There is a presumption that a thorough inquiry should be made. See United States v. Hughes, 191 F.3d 1317, 1323 (10th Cir.1999). It is “ideal” when the trial judge conducts a “thorough and comprehensive formal inquiry” including topics such as the nature of the charges, the range of punishment, possible defenses, and a disclosure of risks involved in representing oneself pro se. United States v. Willie, 941 F.2d 1384, 1388 (10th Cir.1991). However, there is “[n]o precise litany” of questions that must be asked of defendants who choose self-representation. Padilla, 819 F.2d at 959. Additionally, a defendant's technical legal knowledge is not relevant to an assessment of his knowing exercise of the right to waive counsel. Faretta, 422 U.S. at 836, 95 S.Ct. 2525.
Nevertheless, failure to conduct this inquiry does not require automatic reversal if the surrounding facts and circumstances indicate that the defendant “understood his right to counsel and the difficulties of pro se representation.” Willie, 941 F.2d at 1389. Even if a defendant “conduct[s] his own defense ultimately to his own detriment, his choice must be honored․” Faretta, 422 U.S. at 834, 95 S.Ct. 2525.
Our discussion in Willie is instructive. Similar to Mr. Turner, Mr. Willie chose to represent himself despite multiple urgings and pleas by the district court to retain counsel. Mr. Willie declared that he would not accept any court-appointed attorney, submitted several pretrial motions, and was provided with standby counsel. Despite a lack of a thorough and formal inquiry on the record, we upheld Mr. Willie's waiver of counsel because he was notified of the charges against him and the potential penalties involved. Willie, 941 F.2d at 1391. We stated:
[Mr.] Willie's repeated and unequivocal assertions of his right to self-representation, his continuous stubborn refusal to accept the services of admittedly competent and available counsel, his numerous pro se petitions and his clear expression that he could only work with an attorney who shared his views on taxation ․ constitute a valid implied waiver of his right to counsel.
Id. at 1390.
The record reflects that Mr. Turner understood his right to counsel and that he effectively waived that right. Similar to Mr. Willie, Mr. Turner was informed of the charges against him and the potential length of his sentence according to the Sentencing Guidelines. Mr. Turner indicated that he only wanted to be represented by counsel who agreed with his view of the tax laws; he submitted several motions and was provided with standby counsel. The trial judge informed Mr. Turner that his defense theories made little, if any, sense. Additionally, Mr. Turner filed several pretrial motions, gave opening and closing statements, objected to the Government's evidence, called his own expert witness, and successfully argued to remain free pending sentencing.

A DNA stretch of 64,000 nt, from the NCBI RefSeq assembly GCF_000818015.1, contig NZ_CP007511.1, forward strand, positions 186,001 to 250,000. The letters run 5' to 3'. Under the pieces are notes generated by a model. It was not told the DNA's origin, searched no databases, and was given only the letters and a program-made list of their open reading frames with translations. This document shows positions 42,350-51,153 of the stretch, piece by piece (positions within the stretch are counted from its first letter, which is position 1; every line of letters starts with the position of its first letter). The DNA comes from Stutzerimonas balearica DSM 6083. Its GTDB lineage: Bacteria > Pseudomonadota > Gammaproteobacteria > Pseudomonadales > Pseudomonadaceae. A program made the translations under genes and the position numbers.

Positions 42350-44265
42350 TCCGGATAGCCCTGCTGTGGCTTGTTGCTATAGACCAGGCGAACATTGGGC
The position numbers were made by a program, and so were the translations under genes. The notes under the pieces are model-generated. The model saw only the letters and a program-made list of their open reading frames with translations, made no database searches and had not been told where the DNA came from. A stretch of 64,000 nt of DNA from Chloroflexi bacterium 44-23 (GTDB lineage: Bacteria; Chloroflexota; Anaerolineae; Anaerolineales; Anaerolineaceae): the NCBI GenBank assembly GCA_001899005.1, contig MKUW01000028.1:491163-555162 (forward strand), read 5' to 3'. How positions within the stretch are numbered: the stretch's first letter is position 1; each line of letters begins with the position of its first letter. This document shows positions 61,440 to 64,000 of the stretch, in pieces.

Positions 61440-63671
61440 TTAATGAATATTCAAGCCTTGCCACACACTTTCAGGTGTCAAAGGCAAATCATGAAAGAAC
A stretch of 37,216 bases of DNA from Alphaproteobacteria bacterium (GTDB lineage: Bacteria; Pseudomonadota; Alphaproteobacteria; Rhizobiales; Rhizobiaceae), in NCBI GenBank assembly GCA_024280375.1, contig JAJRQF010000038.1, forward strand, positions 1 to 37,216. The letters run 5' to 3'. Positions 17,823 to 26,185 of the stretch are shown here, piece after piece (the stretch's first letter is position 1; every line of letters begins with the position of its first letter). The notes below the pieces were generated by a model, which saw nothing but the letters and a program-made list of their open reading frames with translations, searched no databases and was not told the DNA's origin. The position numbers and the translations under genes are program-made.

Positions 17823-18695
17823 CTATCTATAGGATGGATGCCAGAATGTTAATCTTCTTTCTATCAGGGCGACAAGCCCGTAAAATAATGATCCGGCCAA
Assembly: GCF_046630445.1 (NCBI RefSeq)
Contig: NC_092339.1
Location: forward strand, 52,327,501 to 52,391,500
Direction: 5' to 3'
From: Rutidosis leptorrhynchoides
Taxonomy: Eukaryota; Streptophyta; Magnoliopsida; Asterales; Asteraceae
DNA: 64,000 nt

The record is replete with the district court's numerous attempts to impress upon Mr. Turner the inherent difficulties of self-representation. Both the magistrate judge and the district judge repeatedly stressed the importance of retaining an attorney to assist in Mr. Turner's defense. The district judge attempted to explain to Mr. Turner that self-representation could be extremely detrimental and told Mr. Turner that he would not even represent himself in a speeding ticket. The judge analogized self-representation to an untrained person performing a chiropractic procedure on himself or operating on oneself to remove cancer. The record clearly reflects that the district court did not think Mr. Turner was making a smart decision.
Mr. Turner apparently argues that the district court's belief that he was making a bad decision is evidence that his waiver was not knowingly and intelligently given. The use of the word intelligent within the standard used to determine an effective waiver of counsel gives this court some pause. Labeling Mr. Turner's waiver of his right to counsel as intelligent seems to presuppose that this decision was a wise choice or the best choice given Mr. Turner's circumstances. The district court clearly did not agree that Mr. Turner made the optimal decision. However, knowingly and intelligently waiving the right to counsel is different from making a wise decision.
In this context, knowing and intelligent means only that he was reasonably informed by the court of the hazards of self-representation and had sufficient understanding of those hazards. The trial court's obligation is to impart enough information to the defendant so that the defendant can make a fully informed choice. The court cannot be obligated to agree that the defendant's final decision itself is wise or in his best interests given the circumstances. The court informed Mr. Turner that he had a right to competent counsel to represent him, advised Mr. Turner of the charges against him, and explained to Mr. Turner that he would be required to follow court rules without any assistance from the judge. We are satisfied that the district court provided Mr. Turner with enough information to make an informed, knowing, and thus legally intelligent decision whether to waive his right to counsel.
For the foregoing reasons, the decision of the district court is AFFIRMED.
McKAY, Circuit Judge.